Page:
What Agencies Want To Know About Work From Home And AM/FM Radio

March 13, 2020 By Pierre Bouvard

With work from home quickly becoming a reality for some Americans, we have fielded questions from agencies and advertisers seeking insight into current listening habits:

What is AM/FM radio’s reach among Americans who work from home?

Nielsen Scarborough USA+ reports that 90.8% of Americans who work from home are reached by AM/FM radio. AM/FM radio is the soundtrack of the American worker regardless of where they sit. Even if more are currently working from home, AM/FM radio is still America’s number one mass reach media.

What is AM/FM radio’s share of audio at home and how does it compare to the workplace?

An agency asked, “If more people are working from home, are AM/FM radio shares lower at home versus at work?” Edison Research’s latest Q4 2019 “Share of Ear” study indicates AM/FM radio’s share of ad-supported audio is very strong at home and at work. In fact, AM/FM radio’s at-home share of ad-supported audio is actually a bit stronger at home versus at work. In both locations, AM/FM radio is the dominant audio platform.

What is the propensity to own smart speakers among people that work from home?

Those that work from home are 43% more likely to own smart speakers according to Nielsen Scarborough USA+. Smart speakers are bringing AM/FM radio back into the home. According to Triton, about 20% of all audio streaming to AM/FM radio comes from smart speakers.

If more people are at home, what are they listening to on their smart speakers?

Per Edison’s “Share of Ear,” AM/FM radio is the number one most listened to audio source on smart speakers.

What is the impact of listening shifts on Nielsen’s “RADAR” network radio audience service?

Nielsen’s network radio audience measurement was designed to smooth out the highs and lows of AM/FM radio listening. Gale Metzger, the father of RADAR, the network radio audience measurement service now owned by Nielsen, built the service to produce stable trends.

RADAR is based on a one-year rolling average of four quarters that smooths out the highs and the lows. Presidential elections and sports events cause listening upticks. Summer vacations and holidays cause listening levels to fall. The four-quarter rolling average stabilizes these events throughout the year.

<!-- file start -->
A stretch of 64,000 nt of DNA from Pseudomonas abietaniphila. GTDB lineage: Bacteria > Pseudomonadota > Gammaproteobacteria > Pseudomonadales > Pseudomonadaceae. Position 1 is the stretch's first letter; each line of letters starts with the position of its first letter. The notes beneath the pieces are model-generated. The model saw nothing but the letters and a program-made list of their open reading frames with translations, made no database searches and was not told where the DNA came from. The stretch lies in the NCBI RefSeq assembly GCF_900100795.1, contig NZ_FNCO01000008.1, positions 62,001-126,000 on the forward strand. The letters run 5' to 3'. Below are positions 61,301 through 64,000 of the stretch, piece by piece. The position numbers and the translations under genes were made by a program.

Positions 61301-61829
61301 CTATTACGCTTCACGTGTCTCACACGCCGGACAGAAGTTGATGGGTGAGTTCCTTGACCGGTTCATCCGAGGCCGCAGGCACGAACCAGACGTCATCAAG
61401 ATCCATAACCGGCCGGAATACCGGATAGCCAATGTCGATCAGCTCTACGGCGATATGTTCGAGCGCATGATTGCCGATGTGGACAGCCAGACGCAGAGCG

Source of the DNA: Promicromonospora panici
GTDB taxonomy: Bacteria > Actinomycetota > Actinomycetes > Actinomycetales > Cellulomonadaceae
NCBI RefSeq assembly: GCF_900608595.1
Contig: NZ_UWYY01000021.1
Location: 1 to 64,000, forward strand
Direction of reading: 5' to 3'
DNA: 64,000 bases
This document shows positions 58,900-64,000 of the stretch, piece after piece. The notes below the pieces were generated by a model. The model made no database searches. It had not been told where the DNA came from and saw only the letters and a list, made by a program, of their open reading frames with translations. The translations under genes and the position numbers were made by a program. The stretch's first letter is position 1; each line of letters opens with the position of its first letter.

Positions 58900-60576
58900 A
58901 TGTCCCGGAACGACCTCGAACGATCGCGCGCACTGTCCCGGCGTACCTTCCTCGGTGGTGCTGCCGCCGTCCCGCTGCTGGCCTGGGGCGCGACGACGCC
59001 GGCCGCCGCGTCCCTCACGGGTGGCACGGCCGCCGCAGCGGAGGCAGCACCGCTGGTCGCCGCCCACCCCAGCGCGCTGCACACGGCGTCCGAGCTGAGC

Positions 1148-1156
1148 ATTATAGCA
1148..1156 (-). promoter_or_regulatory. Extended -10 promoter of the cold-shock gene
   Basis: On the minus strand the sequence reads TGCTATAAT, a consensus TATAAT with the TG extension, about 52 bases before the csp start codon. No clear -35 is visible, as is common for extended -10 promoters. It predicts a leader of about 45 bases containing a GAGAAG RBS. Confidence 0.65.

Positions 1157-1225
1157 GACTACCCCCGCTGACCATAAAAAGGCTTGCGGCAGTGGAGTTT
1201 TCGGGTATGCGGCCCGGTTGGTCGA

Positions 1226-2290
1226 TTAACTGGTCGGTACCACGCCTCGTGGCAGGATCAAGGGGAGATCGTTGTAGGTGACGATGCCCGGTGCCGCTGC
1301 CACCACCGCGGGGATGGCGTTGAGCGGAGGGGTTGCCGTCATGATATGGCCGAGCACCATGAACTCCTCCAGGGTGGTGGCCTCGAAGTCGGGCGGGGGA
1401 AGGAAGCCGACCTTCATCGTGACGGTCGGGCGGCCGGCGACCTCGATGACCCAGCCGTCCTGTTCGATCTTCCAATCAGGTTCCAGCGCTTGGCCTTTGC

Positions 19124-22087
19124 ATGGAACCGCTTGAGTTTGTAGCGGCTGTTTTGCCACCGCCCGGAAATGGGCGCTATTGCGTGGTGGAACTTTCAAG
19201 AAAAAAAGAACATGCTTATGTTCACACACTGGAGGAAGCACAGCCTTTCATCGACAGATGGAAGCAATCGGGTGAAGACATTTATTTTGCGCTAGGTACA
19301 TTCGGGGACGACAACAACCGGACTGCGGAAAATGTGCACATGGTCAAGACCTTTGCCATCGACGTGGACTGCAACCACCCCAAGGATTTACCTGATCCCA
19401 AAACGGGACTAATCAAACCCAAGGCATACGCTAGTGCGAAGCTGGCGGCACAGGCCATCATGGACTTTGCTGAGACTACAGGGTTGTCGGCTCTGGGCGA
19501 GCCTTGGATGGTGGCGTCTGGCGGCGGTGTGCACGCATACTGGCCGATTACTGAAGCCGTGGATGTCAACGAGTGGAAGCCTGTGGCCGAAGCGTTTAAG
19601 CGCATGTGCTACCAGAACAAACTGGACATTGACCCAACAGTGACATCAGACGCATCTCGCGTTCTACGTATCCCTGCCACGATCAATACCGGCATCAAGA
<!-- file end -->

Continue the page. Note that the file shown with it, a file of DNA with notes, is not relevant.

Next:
The most current and just-published RADAR 144 covers the four quarters of 2019. The next RADAR will publish in June and will consist of Q2 2019 through Q1 2020.

When Nielsen introduced enhanced PPM encoding in Fall 2015/Winter 2016, listening levels shot up. The impact of the increase was mitigated by the rolling four quarters. Any disturbance in current listening levels will be smoothed by the one-year rolling average in RADAR.

In the national marketplace, some agencies buy on Nielsen Nationwide, which is produced twice a year measuring Fall and Spring. Nationwide rolls up all U.S. radio markets into one national study. The Fall 2019 survey was just published. Spring 2020 will release in September.

How are audiences reported in Nielsen Audio local markets?

The concept of a rolling average also exists in Nielsen Audio local markets. In the 48 Portable People Meter markets, buyers and sellers generally use an average of the most recent three-month reports. In 44 larger diary radio markets, Nielsen recently introduced Continuous Diary Measurement, which is based on three-month rolling averages.

Are there any early reads on listening from the past week?

Triton, the streaming audio audience service, reports that online audio shares to Public Radio and News/Talk stations have grown in the past week. Makes total sense.

In conclusion:

  • AM/FM radio has massive reach among at-home workers and dominant shares at home.
  • Those that work at home are 43% more likely to own smart speakers. AM/FM radio is the most listened to audio source on smart speakers.
  • Network radio audience measurement services measure audiences on a one-year rolling average, which smooths out the highs and the lows of listening. Changes in listening are mitigated over an extended period.
  • Local audience measurement also uses rolling averages to provide stable deliveries.

Pierre Bouvard is Chief Insights Officer at CUMULUS MEDIA | Westwood One.

Contact the Insights team at CorpMarketing@westwoodone.com.